Five For Friday 32: Yet More WW2 Books

My World War 2 reading over the past 18 months has been heavily influenced by the bibliography in Max Hastings' Inferno: The World at War 1939-1945, where he draws heavily on first person accounts by ordinary soldiers, sailor, airman, and non-combatants.

  • Fateful Choices: Ten Decisions That Changed the World, 1940-1941 by Ian Kershaw--I thought this book was fantastic. Kershaw provides a lot of detailed, well-reasoned analysis, backed up by plenty of research. Well-written, but not a quick read.
  • The Holocaust: A History of the Jews of Europe During the Second World War by Martin Gilbert--I was frustrated with this book at first, until I understood it. It is more of a chronicle and witness to those who died, rather than your typical history book. There are a lot of names, places and dates and not much analysis. Reading this was more like participating in a solemn memorial ritual for the dead than was reading history. In the end, that is the power of the book. Absolutely gut-wrenching, but I am glad to have read it.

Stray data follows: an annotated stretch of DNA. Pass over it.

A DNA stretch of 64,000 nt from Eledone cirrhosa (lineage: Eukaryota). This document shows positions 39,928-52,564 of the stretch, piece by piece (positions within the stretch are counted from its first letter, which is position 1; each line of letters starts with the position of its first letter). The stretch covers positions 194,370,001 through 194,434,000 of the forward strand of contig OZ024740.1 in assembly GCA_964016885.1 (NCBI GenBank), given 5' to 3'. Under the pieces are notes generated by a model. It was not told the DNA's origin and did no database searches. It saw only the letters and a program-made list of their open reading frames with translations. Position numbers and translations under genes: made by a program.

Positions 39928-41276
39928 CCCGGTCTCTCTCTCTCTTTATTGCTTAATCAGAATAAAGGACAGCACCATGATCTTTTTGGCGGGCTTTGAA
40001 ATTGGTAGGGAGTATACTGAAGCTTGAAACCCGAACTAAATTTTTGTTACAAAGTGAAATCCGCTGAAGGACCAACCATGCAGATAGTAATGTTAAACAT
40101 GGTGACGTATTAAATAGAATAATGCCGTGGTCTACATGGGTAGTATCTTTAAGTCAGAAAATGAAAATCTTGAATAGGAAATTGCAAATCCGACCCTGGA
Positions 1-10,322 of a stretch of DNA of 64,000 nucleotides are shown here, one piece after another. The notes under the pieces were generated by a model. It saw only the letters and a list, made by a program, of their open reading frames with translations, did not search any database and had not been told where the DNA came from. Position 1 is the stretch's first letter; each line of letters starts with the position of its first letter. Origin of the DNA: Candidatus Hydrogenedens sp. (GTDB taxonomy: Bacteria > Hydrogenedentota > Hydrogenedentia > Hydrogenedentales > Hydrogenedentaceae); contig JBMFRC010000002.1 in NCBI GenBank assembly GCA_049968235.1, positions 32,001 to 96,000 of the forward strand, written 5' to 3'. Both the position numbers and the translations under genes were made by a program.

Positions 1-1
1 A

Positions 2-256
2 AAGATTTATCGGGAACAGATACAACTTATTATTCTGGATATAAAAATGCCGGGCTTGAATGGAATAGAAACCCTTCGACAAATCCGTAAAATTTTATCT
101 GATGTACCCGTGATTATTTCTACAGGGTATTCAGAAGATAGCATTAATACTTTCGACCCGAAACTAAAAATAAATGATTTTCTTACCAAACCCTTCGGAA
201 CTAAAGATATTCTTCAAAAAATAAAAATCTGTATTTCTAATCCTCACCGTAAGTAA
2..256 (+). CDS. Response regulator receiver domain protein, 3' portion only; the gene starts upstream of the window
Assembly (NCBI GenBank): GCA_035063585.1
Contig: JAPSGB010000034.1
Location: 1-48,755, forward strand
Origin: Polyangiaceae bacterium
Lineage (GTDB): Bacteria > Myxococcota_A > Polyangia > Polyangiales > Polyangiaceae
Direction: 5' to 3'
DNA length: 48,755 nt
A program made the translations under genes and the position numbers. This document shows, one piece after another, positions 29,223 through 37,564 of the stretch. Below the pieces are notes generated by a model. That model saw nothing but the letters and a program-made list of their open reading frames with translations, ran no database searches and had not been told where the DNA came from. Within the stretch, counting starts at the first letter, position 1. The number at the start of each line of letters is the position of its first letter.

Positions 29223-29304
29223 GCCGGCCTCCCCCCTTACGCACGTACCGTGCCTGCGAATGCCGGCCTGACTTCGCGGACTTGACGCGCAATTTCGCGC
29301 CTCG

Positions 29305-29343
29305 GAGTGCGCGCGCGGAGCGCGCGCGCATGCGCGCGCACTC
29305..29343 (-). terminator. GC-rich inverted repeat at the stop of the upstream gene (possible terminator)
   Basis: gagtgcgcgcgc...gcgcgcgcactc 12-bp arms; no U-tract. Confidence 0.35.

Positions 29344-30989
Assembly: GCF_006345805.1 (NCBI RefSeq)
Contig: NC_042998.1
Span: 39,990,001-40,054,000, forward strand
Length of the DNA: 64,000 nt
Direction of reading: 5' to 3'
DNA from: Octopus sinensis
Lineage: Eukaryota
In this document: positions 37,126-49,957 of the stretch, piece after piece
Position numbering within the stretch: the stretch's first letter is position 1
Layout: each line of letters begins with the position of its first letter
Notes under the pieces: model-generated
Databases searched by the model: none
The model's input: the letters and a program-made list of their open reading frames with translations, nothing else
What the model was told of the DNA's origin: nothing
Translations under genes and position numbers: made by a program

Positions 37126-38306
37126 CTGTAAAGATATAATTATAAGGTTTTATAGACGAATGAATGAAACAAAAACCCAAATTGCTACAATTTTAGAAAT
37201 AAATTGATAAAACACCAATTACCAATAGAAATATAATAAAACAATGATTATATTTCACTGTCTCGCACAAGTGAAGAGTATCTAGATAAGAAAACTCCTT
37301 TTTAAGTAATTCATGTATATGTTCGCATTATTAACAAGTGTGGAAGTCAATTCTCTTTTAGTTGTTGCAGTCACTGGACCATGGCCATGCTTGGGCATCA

• Neptune's Inferno: The U.S. Navy at Guadalcanal by James Hornfischer--A well-written and balanced account of naval actions in the fight for Guadalcanal, most of which happened at night. The Japanese had better tactics and torpedoes. The Americans had been logistics, intelligence and radar. In the end, the Americans learned from their mistakes and the Japanese did not.
  • A Woman in Berlin: Eight Weeks in a Conquered City by Anonymous--I had been wanting to read this book for awhile, but I kept putting it off, knowing that it would be an emotional experience. I did read it and it was emotional, but it was also funny at times and, surprisingly, full of hope.
  • Woodbine Red Leader: A P-51 Mustang Ace in the Mediterranean Theater by George Loving--A nice read.
Previous World War 2 related posts:
My Favorite World War 2 Books
My Latest World War 2 Reads
More World War 2 Books
Even More World War 2 Books